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London Calling

 

Denmark Street in London. I spent a little time in the shops this week but I didn't take the photo. In fact, Hanks has moved to where Music Ground used to be and I don't know where they went.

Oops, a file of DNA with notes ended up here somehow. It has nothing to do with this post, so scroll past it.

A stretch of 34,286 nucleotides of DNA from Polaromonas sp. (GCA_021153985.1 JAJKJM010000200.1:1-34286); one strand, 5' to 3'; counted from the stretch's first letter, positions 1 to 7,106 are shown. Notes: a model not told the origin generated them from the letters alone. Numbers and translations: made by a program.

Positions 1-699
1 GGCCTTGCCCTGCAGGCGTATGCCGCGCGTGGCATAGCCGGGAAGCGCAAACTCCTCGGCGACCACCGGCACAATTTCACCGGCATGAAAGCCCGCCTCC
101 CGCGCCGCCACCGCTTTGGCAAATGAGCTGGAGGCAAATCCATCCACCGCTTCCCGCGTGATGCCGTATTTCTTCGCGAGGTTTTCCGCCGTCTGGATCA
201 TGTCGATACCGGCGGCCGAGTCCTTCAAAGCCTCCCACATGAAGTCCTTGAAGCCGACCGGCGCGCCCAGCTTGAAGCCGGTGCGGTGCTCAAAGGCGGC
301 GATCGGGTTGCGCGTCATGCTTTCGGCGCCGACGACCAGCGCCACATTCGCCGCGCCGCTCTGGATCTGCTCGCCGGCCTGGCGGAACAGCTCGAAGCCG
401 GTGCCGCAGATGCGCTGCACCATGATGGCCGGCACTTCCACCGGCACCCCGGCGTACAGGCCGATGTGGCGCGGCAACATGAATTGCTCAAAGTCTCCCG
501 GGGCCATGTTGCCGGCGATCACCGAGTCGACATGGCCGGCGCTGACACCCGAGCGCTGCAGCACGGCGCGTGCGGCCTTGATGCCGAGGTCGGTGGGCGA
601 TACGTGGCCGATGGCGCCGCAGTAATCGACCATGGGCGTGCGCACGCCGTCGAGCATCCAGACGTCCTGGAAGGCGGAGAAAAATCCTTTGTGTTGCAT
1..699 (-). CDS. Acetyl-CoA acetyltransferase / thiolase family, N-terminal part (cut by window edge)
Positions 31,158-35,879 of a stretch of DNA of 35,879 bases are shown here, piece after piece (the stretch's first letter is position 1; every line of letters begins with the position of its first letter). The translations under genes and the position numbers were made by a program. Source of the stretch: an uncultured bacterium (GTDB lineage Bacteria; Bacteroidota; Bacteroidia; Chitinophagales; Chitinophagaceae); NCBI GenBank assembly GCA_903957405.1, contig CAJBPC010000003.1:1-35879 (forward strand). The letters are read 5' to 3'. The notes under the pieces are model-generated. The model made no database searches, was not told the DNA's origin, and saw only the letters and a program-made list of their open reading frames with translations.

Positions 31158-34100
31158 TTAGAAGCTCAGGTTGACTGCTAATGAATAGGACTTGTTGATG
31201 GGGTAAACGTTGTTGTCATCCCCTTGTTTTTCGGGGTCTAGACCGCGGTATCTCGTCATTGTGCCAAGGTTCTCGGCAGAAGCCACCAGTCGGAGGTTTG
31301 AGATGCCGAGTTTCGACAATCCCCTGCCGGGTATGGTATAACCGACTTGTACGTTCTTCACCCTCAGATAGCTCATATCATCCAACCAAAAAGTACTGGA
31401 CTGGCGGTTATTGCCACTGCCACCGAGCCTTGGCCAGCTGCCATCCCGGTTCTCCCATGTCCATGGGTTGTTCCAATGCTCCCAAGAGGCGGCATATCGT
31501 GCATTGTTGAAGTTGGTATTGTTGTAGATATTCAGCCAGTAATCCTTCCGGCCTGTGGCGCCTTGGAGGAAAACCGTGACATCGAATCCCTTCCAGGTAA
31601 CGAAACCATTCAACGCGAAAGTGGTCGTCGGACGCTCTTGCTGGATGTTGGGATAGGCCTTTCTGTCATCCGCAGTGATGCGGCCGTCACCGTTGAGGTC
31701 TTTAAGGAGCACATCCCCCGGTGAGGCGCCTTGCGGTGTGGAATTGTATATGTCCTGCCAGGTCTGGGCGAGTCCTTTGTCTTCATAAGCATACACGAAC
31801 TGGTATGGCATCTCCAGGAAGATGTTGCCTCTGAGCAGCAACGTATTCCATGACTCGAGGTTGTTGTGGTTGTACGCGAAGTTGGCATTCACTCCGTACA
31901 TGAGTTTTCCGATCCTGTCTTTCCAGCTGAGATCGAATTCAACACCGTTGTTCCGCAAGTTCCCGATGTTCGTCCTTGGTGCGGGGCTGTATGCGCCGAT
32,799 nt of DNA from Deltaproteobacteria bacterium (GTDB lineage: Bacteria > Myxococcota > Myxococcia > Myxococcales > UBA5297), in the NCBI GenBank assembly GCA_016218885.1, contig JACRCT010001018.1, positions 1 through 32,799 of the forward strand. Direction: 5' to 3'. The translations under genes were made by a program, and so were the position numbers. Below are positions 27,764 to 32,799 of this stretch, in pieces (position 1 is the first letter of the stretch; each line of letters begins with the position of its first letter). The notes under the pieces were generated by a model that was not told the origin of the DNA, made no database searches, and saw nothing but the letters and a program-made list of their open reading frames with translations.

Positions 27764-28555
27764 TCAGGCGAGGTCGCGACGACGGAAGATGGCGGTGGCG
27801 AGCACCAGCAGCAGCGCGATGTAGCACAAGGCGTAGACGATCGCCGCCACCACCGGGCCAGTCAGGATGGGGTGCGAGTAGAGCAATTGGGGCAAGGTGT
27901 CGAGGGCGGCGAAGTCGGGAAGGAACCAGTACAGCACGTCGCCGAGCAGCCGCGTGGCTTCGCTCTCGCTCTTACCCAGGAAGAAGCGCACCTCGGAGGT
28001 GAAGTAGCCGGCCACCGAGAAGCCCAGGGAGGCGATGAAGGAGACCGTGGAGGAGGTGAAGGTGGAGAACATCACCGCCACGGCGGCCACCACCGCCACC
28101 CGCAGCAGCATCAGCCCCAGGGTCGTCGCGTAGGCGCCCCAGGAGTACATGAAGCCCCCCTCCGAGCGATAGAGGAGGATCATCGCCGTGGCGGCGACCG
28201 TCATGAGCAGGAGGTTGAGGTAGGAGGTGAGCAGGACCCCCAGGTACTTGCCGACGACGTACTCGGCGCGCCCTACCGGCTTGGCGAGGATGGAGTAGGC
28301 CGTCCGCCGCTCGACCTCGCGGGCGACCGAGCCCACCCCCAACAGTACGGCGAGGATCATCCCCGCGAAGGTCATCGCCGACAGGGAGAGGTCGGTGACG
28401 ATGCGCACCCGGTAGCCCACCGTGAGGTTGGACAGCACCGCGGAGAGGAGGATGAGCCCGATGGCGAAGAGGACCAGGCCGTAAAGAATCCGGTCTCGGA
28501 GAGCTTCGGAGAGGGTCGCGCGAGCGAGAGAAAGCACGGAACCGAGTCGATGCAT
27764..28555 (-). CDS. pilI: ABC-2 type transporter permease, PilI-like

In case you were wondering why I haven’t written anything lately, it’s because I was off to the British Isles for some rest, recreation and, of course, guitars. My wife was with me so the guitar stuff was kept to a minimum but I did get to make the trek to Denmark Street in London and visit some of my long time British clients. Denmark Street is the London version of 48th Street in Manhattan. ┬áBack in the day, 48th street was the guitar capital of the world. I recall no less than a half dozen guitar shops ranging from a little place with a few dozen pieces all the way up to the venerable (and recently lost) Manny’s who had everything. Names like Terminal Music, Alex Music, We Buy Guitars, Rudy’s (still there), Silver Horland and 48th St. Custom come to mind but they are all gone except for Sam Ash and Rudy’s. But Denmark Street in London is a bit like going home to 48th Street in the 60’s and 70’s with a few notable changes. The shops, like most of them on 48th in the 60’s and 70’s are mostly small “guitar shops” as opposed to “music stores”. Lot’s of new stuff with the vintage pieces are right out there in front but I was pretty disappointed in the selection. There were are few overpriced vintage Strats, a few old Epiphones but not a single 50’s or 60’s ES 335, 345 or 355 anywhere to be found. SG’s and Firebirds? Nope. There were an awful lot of Gretsches and Hofners-maybe that’s what everybody bought back then in London so that’s what comes back to the shops. To be fair, it was tough to get most American guitars in the UK back in the 60’s which probably means that any that are there now were imported by individuals sometime after the 60’s. One of the striking things about 48th Street in the 60’s was the complete disinterest they showed to customers who didn’t look like they were going to buy anything. In London, here in the present, I looked more or less like an American tourist (in my baseball cap and shorts) and was pretty much ignored. I asked every shop whether they had any 335s and was shown a 60-something Epiphone Riviera (same thing!) and an ES-325 from the 70’s. The sales staffs were very young and very tatooed and seemed to really want to sell some new guitars. I didn’t really get the sense, like I do at my favorite NYC shops (like Southside in Brooklyn and Rivington Guitars in Manhattan) that these guys really cared much about old guitars. They cared about guitars but not the ones their Grandads might have played. Sad, really. The Brits I met from my generation, however, couldn’t stop talking about guitars. It’s like we were all infected with the same virus in the 60’s and it never went away. I visited a few of my UK clients while I was there and we lived and breathed guitars for a few days (while the wives did whatever wives do). I did a lot of stringing and setups and played some of my old stock and had a great time. I visited my old 60 blonde ES-345 on an island in the English Channel and even a couple of Strats I once owned. The star, however, was an old Vox AC-10. I think it was a 58 or 59 and it sounded just great with a 58 dot neck that happened to be lying around. It also sounded great with a 59 LP Special and a couple of Burns’s from the 60’s. Maybe it’s the European voltage or something. I was never a big Vox fan but this one was special. Maybe it’s just that when you’re in the UK, you have to play through a Vox (or a Marshall) to get the the feel for the place. John, Paul and George seemed to be looking over my shoulder and maybe Eric and Keith and Ronnie and a few others too. Playing guitar in the UK is a little like breathing. You don’t have to do it but you aren’t alive unless you do. I forgot to take a photo of the amp but I’ll see if I can get one.